Harmony Company models

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The Harmony Company of Illinois, United States, manufactured a wide variety of musical instruments which were popular during most of the 20th century. This article is devoted to documenting these instruments.

Numbering convention[edit]

Harmony's model numbers consisted of an 'H' followed by a 2 to 4 digit number. The 'H' stood for the name of the company.

Model and date stamps[edit]

Harmony hollow-body instruments were marked with inkstamps within the body of the instrument. A model/batch number of the form nnnnHmmmm where 'nnnn' is a batch number and 'mmmm' is a model number ('6072H950' for example would be an H950 model). They were also stamped with a date stamp with the season and two-digit year ('F-45' would indicate the instrument was manufactured in the fall of 1945). Only 'F-xx' and 'S-xx' are found as date stamps, S could be summer, perhaps Harmony synchronized its orders with the main catalog distributors (as Sears & Roebuck, Montgomery Wards). A former Harmony employee reported a different scheme: "We worked 10 hours, 5 days a week, any 8 more every Saturday. That was both shifts. I believe the "F" and "S" on the serial numbers was for first or second shift."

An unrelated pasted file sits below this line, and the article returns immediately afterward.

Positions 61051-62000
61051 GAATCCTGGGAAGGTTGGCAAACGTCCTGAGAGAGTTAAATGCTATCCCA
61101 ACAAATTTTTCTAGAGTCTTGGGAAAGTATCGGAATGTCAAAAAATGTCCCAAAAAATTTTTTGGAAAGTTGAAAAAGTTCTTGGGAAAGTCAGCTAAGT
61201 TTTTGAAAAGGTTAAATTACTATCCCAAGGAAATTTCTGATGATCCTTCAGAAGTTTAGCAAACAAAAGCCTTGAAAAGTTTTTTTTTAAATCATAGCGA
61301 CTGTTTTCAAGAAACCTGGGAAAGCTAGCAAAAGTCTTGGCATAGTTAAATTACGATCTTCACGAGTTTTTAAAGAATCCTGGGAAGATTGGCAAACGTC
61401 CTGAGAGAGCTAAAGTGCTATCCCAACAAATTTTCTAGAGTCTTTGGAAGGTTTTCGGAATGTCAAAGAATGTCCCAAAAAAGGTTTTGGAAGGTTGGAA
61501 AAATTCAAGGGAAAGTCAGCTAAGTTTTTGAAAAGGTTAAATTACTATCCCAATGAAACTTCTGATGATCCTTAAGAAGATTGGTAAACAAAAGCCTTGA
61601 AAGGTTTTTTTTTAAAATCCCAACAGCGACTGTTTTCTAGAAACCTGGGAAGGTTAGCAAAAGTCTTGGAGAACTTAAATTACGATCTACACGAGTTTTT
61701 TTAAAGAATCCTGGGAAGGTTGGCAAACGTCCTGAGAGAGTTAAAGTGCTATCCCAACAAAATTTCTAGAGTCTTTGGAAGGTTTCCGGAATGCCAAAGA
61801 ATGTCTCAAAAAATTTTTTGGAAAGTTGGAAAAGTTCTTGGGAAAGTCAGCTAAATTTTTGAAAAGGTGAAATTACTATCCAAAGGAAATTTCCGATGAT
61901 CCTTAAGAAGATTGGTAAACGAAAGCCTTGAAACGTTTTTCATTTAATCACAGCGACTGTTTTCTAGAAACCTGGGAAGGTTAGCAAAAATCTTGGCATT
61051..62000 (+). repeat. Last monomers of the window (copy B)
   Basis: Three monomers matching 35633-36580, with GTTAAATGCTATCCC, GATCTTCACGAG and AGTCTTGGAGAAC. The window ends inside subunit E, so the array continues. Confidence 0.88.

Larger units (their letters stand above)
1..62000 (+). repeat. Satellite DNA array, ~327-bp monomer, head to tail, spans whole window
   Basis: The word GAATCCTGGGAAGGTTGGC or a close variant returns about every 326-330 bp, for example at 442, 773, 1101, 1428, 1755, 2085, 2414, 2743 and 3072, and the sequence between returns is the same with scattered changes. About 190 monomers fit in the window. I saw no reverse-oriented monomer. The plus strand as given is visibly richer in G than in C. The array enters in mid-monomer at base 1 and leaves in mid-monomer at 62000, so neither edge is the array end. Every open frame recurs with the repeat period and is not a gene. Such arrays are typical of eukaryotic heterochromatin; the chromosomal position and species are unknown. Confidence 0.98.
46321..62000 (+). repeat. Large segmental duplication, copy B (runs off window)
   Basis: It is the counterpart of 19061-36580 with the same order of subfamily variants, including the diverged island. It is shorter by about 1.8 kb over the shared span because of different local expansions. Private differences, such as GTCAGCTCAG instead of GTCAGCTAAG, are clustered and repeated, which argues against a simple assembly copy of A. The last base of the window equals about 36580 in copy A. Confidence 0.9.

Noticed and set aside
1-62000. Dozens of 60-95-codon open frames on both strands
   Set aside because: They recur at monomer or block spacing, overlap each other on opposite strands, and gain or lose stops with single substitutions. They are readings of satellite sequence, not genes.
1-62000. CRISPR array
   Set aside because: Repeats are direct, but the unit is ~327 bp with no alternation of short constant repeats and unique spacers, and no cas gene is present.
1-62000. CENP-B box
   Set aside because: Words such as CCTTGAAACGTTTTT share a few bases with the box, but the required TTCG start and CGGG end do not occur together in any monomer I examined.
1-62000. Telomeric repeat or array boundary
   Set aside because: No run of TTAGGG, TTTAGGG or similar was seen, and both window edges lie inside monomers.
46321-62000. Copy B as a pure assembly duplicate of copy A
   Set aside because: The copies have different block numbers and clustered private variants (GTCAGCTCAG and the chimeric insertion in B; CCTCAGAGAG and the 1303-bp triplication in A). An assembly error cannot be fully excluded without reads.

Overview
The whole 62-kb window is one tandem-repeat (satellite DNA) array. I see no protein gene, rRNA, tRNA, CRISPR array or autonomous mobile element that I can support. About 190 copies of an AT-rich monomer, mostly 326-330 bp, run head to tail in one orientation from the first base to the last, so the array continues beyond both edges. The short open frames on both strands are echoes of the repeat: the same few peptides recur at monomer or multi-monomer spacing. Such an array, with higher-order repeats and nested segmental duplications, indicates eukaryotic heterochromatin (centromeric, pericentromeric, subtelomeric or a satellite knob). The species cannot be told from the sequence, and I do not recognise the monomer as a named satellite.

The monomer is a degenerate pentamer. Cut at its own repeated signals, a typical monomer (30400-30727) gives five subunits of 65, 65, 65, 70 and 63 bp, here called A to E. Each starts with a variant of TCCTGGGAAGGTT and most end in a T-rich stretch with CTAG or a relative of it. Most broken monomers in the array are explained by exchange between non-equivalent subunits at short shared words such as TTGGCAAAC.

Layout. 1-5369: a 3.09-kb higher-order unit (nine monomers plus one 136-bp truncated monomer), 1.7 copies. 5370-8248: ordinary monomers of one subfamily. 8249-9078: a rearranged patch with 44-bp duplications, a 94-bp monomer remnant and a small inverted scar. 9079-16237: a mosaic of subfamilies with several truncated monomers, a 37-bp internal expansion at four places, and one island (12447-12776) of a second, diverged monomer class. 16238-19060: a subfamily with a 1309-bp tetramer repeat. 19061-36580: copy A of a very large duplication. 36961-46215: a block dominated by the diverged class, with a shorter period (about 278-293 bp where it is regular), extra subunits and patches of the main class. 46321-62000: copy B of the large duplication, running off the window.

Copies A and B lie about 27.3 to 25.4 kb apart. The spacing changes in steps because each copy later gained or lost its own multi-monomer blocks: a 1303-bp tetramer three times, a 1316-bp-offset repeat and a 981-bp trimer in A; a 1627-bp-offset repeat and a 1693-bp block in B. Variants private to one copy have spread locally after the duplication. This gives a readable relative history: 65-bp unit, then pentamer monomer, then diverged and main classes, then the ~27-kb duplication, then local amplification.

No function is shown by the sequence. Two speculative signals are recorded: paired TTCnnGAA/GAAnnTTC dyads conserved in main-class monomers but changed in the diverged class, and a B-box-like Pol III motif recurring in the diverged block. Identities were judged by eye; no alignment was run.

OEM models[edit]

Harmony was also an original equipment manufacturer (OEM) for several other brands, most notably Silvertone. OEM models were typically very similar to a Harmony instrument but with cosmetic differences.

Pickups for almost all Harmony electric guitars and basses were manufactured by Rowe Industries/Rowe DeArmond in Toledo, Ohio, from the mid 1940s until the closure of Harmony in the mid 1970s. See entry for Harry DeArmond.

External links[edit]